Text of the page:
Cue the drama! Now on the run, Salt is forced to morph into a woman whose name also should have been allowed to morph, though into something with a bite. You know, like Patty Pepper Spray. Or Tammy Tabasco. Or Kat Cayenne. Is there nothing that can stop this woman? Nothing that can take her down? Since Jolie has the lead, audiences know the answer.

Noyce based the film on Kurt Wimmer’s script, and what they’ve created is pleasantly absurd, the perfect throwaway that offers steam, heat and a seemingly bottomless taste for action. It’s a fun movie, so much so that you have to question the critics who slammed it because they found it “ridiculous,” “cheesy,” “an action vehicle that moves fast but thinks slow.”

Oh, please. Will there be anyone walking into this movie not expecting to suspend disbelief for the entire movie? That’s the film’s point, that’s what put people into seats, and that’s what Noyce, Jolie and Schreiber deliver with aplomb.

And that they do so with aplomb is what makes the movie so good. Yes, this could have been a train wreck — we’ve all been to action movies that are so dull, they make you want to reach for a noose and call it a life. But “Salt” is sleek and engaging, and the key reason for that is Jolie herself. She brought everything she had to this part, which mostly is physical as she does most of her own stunts. There’s no phoning it in with Jolie. She’s like Madonna that way. What you see is what you get.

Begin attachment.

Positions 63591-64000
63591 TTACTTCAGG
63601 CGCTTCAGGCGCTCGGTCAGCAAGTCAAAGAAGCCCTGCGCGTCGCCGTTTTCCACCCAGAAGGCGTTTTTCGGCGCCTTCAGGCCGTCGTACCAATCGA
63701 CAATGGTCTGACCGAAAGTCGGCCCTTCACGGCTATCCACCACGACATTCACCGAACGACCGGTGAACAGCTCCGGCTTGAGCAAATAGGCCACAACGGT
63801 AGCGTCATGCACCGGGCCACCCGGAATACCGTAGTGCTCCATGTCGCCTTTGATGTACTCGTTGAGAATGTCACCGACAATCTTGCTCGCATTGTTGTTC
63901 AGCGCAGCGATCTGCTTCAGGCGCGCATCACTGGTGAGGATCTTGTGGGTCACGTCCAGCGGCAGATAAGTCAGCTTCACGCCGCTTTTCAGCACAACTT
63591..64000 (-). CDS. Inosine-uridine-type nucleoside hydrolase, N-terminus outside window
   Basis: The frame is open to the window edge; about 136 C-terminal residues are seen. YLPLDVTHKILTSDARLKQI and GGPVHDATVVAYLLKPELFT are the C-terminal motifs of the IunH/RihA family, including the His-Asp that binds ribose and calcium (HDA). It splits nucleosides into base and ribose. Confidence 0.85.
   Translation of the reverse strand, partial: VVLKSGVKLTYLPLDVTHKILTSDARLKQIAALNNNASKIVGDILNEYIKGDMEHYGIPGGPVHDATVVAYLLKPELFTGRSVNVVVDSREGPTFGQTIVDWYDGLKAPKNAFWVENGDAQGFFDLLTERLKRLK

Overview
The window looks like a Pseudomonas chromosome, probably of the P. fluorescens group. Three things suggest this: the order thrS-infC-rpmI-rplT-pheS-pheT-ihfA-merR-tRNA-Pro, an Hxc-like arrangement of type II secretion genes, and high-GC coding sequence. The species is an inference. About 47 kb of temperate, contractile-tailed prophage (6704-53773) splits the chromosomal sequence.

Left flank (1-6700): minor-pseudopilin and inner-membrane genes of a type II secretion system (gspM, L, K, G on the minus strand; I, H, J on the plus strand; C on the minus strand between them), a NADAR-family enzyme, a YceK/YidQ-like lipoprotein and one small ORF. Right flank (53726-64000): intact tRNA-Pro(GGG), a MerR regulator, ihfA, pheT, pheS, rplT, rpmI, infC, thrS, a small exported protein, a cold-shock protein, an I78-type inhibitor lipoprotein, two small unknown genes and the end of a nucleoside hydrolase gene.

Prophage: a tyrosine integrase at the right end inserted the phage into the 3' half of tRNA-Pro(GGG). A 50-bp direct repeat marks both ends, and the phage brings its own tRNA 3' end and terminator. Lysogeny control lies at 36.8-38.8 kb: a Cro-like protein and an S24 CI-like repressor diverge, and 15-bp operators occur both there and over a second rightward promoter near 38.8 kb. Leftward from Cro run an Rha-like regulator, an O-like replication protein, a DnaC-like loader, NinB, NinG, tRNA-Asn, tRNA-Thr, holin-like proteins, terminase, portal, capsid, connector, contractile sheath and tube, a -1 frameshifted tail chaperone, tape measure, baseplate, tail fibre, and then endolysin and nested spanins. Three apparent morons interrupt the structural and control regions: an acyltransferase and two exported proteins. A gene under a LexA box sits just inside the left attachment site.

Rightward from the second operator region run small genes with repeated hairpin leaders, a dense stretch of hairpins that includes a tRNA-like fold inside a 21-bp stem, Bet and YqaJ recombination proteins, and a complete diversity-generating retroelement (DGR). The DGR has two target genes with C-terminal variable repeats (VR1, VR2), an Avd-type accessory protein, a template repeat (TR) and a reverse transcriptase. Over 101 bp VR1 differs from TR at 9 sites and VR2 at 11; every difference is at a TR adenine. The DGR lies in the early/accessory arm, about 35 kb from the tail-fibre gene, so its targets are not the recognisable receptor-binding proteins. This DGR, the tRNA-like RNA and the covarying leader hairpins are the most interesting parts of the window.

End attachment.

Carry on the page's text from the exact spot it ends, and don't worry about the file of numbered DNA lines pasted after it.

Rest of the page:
Add to the mix Chiwetel Ejiofor in a small yet key role as another of Salt’s colleagues and you have a movie peppered (sorry) with actors who know how to pull off a brisk movie that doesn’t lag.

As for the film’s ending, it’s an absolute set-up for a sequel, and the good news is that there still is a story to tell here. Beyond the fact that Salt’s character is compelling enough to flesh out even further, who doesn’t want to see more of Jolie being the female equivalent of 007? Think that’s a stretch? When you see Jolie leap from bridges onto moving semis, or when you watch her rapidly scale an elevator shaft with no equipment other than her hands and feet, or when you see how she ingeniously gets a cop to drive with the help of a stun gun, there’s truth in that statement.

Jolie knows it, she owns it, and many who see it might want a bit more of it.

Grade: B+

··· is the site for Bangor Daily News film critic Christopher Smith’s blog, DVD giveaways and archive of movie reviews. Smith’s film reviews appear Mondays in Lifestyle, and his video movie previews appear Wednesdays in the Lifestyle section of He may be reached at